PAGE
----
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Gained in Translation

Live English dubbing expands audience for Spanish-language festival.

Graciela Rodríguez is a popular actress/comedienne from Uruguay, one who drew raves and big crowds during a run at Teatro De La Luna in Arlington earlier this year.

When Rodríguez returns to Teatro this fall for a festival, Marcela Ferlito will pay attention to every word that leaves the actress's mouth — and then quickly translate them.

As Rodríguez acts on stage, Ferlito will be in a booth with a script in front of her. When Rodríguez speaks a line in Spanish, Ferlito will speak the same line in English for theatergoers to hear nearly simultaneously through Walkman-like headsets that have their own radio receivers and are given at no additional fee according to the theater.

Live English dubbing is one way Teatro De La Luna hopes to attract a diverse crowd to its Fiesta Del Teatro Hispano (A Celebration of Hispanic Theater), scheduled to be held from Oct. 12 through Nov. 18 at Gunston Arts Center, 2700 S. Lang St. in Arlington. The plays performed by the theatre group, which stages bilingual presentations of Latin American and other Spanish-language plays during its festivals and special engagements, are translated in one of two ways: live dubbing or through subtitles projected in a PowerPoint-like presentation.

Ferlito said the Fiesta's multi-week format made live dubbing the optimal choice. "It'll just be easier because it's three different shows. It takes a long time with the PowerPoint. It's just easier for me to read the script," she said.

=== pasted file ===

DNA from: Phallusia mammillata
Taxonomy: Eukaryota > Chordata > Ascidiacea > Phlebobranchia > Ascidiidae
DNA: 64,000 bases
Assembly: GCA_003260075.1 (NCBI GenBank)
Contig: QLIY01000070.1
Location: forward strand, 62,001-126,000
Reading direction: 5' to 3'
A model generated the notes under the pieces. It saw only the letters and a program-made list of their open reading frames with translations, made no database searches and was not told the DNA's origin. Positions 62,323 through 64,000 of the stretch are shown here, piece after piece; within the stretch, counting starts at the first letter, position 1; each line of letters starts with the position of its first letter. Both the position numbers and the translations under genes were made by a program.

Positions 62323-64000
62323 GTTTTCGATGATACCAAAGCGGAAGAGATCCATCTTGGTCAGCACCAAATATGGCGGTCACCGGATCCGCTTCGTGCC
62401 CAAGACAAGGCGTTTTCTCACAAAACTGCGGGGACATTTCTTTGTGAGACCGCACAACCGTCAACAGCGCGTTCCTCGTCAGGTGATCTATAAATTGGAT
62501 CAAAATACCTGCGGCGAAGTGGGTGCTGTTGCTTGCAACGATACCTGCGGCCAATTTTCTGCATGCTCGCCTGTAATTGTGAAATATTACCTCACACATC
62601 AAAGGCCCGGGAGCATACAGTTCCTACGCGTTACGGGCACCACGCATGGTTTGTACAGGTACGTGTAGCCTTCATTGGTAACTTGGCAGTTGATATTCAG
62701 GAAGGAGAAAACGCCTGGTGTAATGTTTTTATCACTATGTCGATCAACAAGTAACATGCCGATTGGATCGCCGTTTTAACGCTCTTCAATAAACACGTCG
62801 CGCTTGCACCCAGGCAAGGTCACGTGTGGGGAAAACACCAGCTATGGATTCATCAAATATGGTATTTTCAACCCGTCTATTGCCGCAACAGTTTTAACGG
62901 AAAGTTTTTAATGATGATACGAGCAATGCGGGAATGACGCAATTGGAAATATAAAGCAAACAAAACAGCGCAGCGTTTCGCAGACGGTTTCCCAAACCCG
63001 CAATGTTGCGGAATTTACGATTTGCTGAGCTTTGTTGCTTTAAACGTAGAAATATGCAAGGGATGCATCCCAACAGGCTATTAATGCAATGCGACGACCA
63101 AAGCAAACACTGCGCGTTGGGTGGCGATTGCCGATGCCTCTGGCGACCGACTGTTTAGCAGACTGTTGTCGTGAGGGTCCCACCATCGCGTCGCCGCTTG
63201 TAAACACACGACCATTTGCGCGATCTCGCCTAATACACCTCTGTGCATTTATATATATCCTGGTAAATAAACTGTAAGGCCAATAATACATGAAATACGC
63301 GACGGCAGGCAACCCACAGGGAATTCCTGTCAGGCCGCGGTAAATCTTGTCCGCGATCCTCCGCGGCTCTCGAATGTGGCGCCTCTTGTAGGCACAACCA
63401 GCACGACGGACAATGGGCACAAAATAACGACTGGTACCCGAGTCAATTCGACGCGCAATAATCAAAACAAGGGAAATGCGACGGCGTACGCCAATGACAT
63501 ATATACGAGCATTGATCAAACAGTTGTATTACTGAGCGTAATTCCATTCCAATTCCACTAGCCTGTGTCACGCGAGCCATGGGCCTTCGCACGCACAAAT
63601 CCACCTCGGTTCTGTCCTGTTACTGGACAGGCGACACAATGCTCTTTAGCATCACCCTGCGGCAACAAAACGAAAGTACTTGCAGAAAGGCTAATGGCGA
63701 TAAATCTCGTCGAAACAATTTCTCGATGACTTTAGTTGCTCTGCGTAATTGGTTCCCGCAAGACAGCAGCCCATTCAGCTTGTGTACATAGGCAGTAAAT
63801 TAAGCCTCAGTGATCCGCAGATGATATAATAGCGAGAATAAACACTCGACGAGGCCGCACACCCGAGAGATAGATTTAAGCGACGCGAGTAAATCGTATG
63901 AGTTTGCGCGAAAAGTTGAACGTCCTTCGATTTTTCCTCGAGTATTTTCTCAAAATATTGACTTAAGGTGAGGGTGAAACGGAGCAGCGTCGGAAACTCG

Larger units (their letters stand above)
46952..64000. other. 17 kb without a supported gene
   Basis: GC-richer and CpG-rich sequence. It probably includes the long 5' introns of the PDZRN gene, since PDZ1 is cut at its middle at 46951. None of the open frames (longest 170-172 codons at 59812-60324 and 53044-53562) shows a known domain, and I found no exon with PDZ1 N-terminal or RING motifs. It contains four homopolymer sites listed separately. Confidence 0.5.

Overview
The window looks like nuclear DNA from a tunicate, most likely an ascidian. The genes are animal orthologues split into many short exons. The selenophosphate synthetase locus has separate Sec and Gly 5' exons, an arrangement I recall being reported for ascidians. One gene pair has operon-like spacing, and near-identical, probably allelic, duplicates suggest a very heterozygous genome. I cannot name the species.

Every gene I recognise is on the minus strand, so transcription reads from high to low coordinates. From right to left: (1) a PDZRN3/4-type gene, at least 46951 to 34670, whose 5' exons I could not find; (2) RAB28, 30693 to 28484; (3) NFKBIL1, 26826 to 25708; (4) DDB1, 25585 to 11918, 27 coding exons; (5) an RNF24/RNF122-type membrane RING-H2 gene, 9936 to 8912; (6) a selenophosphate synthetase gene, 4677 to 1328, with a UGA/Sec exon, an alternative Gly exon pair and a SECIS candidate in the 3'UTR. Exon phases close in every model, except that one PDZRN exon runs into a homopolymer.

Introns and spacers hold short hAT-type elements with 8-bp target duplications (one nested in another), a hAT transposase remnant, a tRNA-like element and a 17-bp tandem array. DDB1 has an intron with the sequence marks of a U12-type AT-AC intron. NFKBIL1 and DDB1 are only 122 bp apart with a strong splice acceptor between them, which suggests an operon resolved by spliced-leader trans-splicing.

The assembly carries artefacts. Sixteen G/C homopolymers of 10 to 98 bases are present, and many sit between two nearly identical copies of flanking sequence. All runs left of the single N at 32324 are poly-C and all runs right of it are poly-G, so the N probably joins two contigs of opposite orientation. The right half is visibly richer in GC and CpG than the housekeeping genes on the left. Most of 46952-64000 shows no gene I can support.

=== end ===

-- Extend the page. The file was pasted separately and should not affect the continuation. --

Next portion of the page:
It's more than just reading. Ferlito, an actress herself, must anticipate the tempo of the performance on stage, watch out for missed or altered lines, and lend her own emotions to the work. "I don't do a flat reading," she said.

Ferlito, whose parents founded Teatro De La Luna, said presenting these Spanish-language plays in a bilingual format expands its potential audience.

"It actually really, really does," she said. "We're such a diverse community. Latinos want to come to the theater, but non-Spanish speaking people want to come as well. We really do want people to be exposed to Latino theatre."

NUCKY WALDER, producer for Teatro De La Luna, said Rodríguez will star in "Como Rellenar un Bikini Salvaje (How to Fill a Wild Bikini)" from Oct. 12 - 21. Having Rodríguez on stage for what amounts to nearly a one-woman show made the dubbing decision an easy one. “When we have many actors on stage, we prefer to project the PowerPoint subtitles so the audience can read. In this case, we have a solo performer, so we do the live English dubbing — simultaneously," she said.

Rodríguez was lauded for her work during Teatro's IX International Festival of Hispanic Theater, helping to sell out four nights of the U.S. premiere of "No Seré Feliz, Pero Tengo Marido (I might not be happy, but at least I’m married)." Her month-long return engagement is the catalyst for the Fiesta Del Teatro Hispano mini-festival. Walder said her company had tried to stage "Como Rellenar un Bikini Salvaje" for the past five years, and now will produce the comedy written by Brazilian playwright Miguel Falabella with

director by Omar Varela of Uruguay.

Varela will also direct Rodríguez and actor Fernando Larrosa in "Suelta, Ardiente y Peligrosa (On the Loose, Hot and Dangerous)," a cabaret that according to Teatro's Web site will spotlight "a hilarious parade of stereotypical personalities." The show runs from Oct.26-Nov. 4.

Closing out the Fiesta is Mexico Compania De Teatro Bojiganga, which will stage "Romina y el Bellini(Romina and the Circus Bellini)" from writer/director Alejandro Velis. It's billed as "an ode to love ... the dreams, frustrations, and joys of a circus clown’s life as seen from within."

Tickets and showtimes are available by visiting www.teatrodelaluna.org. Call 202-882-6227 or 703-548-3092 for more information.

“We want to give people more opportunity to see these plays. That’s the idea," said Walder.